Alma Clean Power has teamed up with an EU-funded consortium to launch the HELENUS project, which aims to show the effectiveness of using solid oxide fuel cells to provide heat and power onboard cruise ships, according to a press release.
The HELENUS consortium will construct, integrate, and showcase a 500kW solid oxide fuel cell module operating in cogeneration mode onboard a MSC cruise ship planned to start operations in 2026.
The project, which is funded with approximately 14 million euros, is managed by DLR and the consortium includes a wide range of stakeholders.
The project’s expected results will allow for the expansion of solid oxide fuel cell technology in ocean cruise ships, with the possibility to achieve zero emissions and significant fuel savings due to increased efficiency. The HELENUS project’s long-term goal is to demonstrate the feasibility of a SOFC-ICE hybrid vessel achieving a 23 percent efficiency gain.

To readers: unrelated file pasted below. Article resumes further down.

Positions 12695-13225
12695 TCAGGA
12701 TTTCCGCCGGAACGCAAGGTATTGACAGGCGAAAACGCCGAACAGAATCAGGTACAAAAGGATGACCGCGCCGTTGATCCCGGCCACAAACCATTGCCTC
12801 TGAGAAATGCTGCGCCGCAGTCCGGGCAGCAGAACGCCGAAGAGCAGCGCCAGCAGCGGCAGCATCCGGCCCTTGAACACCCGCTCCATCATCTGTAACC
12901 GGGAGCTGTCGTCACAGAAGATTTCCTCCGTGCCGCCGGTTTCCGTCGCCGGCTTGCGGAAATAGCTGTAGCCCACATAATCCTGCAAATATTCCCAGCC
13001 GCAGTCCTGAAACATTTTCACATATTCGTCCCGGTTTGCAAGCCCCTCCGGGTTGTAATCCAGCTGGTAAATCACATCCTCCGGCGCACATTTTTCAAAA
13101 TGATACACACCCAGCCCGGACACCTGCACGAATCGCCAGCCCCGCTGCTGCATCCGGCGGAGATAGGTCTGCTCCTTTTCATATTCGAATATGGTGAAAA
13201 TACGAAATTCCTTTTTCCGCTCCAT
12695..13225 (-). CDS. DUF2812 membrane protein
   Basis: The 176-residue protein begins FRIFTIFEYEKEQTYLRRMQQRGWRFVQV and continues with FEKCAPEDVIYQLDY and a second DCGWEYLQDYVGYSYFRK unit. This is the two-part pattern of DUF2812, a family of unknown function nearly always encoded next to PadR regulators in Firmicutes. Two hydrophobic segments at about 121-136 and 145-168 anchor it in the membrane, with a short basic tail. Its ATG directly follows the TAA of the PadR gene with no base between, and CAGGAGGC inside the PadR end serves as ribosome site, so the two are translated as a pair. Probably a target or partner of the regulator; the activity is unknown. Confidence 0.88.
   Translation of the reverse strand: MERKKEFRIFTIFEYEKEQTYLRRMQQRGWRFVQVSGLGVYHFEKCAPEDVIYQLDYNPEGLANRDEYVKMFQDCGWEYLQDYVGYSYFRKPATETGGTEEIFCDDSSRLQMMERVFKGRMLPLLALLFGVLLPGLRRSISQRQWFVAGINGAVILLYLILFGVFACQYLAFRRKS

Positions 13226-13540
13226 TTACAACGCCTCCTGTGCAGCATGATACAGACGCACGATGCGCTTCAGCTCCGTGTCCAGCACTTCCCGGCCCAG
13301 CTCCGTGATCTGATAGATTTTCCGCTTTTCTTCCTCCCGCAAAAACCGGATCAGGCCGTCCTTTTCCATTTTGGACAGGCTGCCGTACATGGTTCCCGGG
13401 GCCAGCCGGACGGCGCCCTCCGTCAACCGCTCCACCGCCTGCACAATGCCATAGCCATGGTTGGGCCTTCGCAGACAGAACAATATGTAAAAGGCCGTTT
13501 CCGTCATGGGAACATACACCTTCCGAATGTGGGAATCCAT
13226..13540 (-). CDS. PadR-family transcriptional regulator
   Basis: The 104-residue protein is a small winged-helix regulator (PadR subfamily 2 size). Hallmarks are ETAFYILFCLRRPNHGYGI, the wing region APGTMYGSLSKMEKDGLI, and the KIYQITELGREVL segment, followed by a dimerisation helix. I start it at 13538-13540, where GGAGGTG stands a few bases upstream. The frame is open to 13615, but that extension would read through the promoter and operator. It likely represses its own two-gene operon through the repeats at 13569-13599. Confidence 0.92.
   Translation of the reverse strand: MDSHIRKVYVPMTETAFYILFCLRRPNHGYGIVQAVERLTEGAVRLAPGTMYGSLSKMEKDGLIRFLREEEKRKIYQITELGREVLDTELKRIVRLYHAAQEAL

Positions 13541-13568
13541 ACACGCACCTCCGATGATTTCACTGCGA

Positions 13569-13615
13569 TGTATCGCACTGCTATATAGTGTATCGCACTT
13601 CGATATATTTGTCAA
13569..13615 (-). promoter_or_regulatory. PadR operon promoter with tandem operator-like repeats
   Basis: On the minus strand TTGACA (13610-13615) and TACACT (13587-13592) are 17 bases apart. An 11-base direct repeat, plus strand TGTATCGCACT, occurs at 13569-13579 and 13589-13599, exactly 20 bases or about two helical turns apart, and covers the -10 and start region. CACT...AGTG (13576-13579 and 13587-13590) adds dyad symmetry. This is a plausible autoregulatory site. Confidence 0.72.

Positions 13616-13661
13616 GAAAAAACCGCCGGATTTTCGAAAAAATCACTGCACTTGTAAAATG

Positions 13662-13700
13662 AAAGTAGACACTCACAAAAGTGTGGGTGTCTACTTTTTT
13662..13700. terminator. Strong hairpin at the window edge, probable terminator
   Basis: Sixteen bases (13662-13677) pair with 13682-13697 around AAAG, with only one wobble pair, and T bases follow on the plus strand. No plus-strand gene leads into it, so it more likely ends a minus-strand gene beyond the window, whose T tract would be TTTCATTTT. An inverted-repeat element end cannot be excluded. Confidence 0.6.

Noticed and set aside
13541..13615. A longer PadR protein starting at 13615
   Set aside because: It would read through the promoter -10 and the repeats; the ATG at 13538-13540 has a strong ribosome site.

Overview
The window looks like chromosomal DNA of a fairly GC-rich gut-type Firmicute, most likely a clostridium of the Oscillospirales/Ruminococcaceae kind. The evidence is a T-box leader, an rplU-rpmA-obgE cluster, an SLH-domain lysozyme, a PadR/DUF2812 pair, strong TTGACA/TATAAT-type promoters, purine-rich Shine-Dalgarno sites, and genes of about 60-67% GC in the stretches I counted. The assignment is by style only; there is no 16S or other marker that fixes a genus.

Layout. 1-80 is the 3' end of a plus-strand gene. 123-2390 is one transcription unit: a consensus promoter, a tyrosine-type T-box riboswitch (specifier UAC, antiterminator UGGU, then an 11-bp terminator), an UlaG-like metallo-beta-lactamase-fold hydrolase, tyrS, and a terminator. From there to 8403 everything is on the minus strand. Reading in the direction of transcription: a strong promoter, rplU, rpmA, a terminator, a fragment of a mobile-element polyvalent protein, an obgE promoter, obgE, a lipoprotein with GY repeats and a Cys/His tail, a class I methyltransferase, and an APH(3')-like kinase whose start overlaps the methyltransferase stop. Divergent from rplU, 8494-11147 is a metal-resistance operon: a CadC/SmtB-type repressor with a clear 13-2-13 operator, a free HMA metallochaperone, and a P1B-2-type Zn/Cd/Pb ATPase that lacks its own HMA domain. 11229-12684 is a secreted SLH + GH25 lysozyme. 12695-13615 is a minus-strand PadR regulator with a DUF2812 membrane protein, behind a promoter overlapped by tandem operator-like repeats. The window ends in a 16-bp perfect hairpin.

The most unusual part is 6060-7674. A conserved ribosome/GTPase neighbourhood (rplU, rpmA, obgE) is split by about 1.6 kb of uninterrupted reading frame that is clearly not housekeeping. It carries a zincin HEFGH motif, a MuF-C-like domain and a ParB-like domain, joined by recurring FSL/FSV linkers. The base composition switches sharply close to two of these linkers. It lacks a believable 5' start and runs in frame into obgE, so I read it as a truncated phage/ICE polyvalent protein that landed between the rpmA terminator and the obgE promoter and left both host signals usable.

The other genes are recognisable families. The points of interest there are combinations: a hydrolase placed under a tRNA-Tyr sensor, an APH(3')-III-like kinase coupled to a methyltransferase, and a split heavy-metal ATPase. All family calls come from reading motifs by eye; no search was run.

“This is our first full-scale demonstrator with LNG in a new and important segment for us. Our ambition is to deliver a complete energy package for cruise vessels, both for heat and power onboard,” commented Bernt Skeie, chief executive officer, Alma Clean Power.
The first step toward zero emissions can be making the decision to use LNG, the cleanest fossil fuel as Alma notes. Green fuels are still not widely available, but the company’s fuel cells will be able to shift to them once they are. The switch to a greener fuel can be facilitated by using the same tank and fuel system for LNG and ammonia, while methanol, LPG, ethanol, and syngas can all be used in Alma’s fuel cells.
“When LNG is used in a SOFC there is no methane-slip and negligible sulfur and NOx emissions. The exhaust consists of concentrated CO2 and water, making CO2 capture very efficient and economically viable. With CO2 capture, cruise ships can achieve zero emissions with LNG,” stated Elaine Maille, project manager, HELENUS.